On ABC's "This Week," Rep. Walter Jones, R-N.C., an ardent supporter of the invasion, called on Bush for a timetable for withdrawing troops. "I feel that we have done about as much as we can do," he said.
2. POLLS, AND REPORTS FROM IRAQ, REVEAL PESSIMISM ON WAR
By E&P Staff
Editor & Publisher June 13, 2005
NEW YORK — A flood of pessimistic articles in major newspapers this weekend, calls by some in Congress for a timetable for withdrawal, and now a new Gallup poll suggest to at least one military historian that the American public ha reached a "tipping point" on Iraq.
The new Gallup survey finds that 59% of Americans say the United States should withdraw some or all of its troops from Iraq, the largest number in that category ever. Nearly half of that number, 28%, want all troops out. And, for the first time, most Americans say they would be "upset" if President Bush sent more troops.
Accounts from the field in Iraq this weekend and today in the *Washington Post*, the *New York Times*, and Knight Ridder newspapers, among others, all painted a picture of an Iraqi army unable (and to some extent, unwilling) to take over the lion's share of military activities for at least two years and perhaps much longer.
Tom Lasseter, longtime Knight Ridder correspondent in Baghdad, wrote for today's papers: "A growing number of senior American military officers in Iraq have concluded that there is no long-term military solution to an insurgency that has killed thousands of Iraqis and more than 1,300 U.S. service members during the past two years. Instead, officers say, the only way to end the guerrilla war is through Iraqi politics, an arena that so far has been crippled by divisions between Shiite Muslims, whose coalition dominated the January elections, and Sunni Muslims, who are a minority in Iraq but form the base of support for the insurgency."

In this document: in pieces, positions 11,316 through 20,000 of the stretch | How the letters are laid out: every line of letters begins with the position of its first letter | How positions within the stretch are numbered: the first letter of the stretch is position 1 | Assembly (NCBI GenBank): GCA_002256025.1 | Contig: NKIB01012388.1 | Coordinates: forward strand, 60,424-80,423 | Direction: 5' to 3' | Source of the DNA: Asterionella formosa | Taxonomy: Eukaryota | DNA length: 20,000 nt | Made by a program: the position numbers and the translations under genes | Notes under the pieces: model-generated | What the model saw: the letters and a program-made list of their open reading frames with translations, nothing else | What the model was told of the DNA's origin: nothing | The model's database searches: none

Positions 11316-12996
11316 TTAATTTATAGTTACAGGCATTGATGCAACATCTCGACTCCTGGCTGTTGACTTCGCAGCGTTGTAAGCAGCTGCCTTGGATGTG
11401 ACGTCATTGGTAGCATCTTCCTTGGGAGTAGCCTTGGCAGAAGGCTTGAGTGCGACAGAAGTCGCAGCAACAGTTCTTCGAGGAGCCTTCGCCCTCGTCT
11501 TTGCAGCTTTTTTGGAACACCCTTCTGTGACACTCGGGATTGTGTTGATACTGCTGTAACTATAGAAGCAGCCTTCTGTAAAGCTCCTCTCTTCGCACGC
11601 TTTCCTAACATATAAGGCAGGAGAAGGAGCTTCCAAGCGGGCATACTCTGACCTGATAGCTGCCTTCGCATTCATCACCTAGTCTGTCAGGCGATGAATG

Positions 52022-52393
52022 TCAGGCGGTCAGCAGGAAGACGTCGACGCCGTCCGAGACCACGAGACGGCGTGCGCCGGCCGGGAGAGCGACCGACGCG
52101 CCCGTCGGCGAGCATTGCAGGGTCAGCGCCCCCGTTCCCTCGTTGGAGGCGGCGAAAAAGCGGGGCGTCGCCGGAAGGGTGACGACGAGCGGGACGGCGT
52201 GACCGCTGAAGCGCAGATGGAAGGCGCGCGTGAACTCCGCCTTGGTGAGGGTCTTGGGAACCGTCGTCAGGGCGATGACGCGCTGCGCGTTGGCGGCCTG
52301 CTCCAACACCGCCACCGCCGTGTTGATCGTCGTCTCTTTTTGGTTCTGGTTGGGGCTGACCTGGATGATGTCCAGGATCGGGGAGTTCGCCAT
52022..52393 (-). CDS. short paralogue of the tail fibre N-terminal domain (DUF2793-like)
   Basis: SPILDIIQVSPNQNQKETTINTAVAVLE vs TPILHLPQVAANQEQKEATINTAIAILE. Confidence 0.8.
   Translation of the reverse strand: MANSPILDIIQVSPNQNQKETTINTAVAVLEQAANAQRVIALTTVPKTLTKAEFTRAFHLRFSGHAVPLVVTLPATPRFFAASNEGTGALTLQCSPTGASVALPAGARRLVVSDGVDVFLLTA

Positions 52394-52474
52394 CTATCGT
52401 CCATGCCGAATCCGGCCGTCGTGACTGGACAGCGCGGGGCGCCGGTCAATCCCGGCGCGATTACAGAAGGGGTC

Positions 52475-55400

"We have reached a tipping point," Ronald Spector, a military historian at George Washington University, told *USA Today*'s Susan Page. "Even some of those who thought it was a great idea to get rid of Saddam [Hussein] are saying, 'I want our troops home.'"
The pattern of public opinion on Iraq is reminiscent of the Korean and Vietnam conflicts, he said. A different poll last week found that 42% now liken the Iraq war to the Vietnam experience. Even Rep. Walter Jones, the man behind the "freedom fries" campaign, came out for withdrawal over the weekend.
Gallup also found that 56% of Americans now feel the war was "not worth it." An ABC News-*Washington Post* poll last week found that nearly three-quarter called the casualty level unacceptable. The count reached 1,700 over the weekend.
Of those who say the war wasn't worth it, the top reasons cited were: false claims and no weapons of mass destruction found; the casualty count; and belief that Iraq posed no threat to the United States.
In today's *New York Times*, a field report on Iraqi performance by John F. Burns and Sabrina Tavernise concludes: "Despite the Bush administration' insistent optimism, Americans working with the Iraqis in the field believe that it could be several years, at least, before the new Iraqi forces will be ready to stand alone against the insurgents. . . .
"Earlier this year, the Pentagon suggested that an initial drawdown of the 140,000 American troops in Iraq might begin by the end of this year. Now, American generals are saying it could be two years, perhaps longer."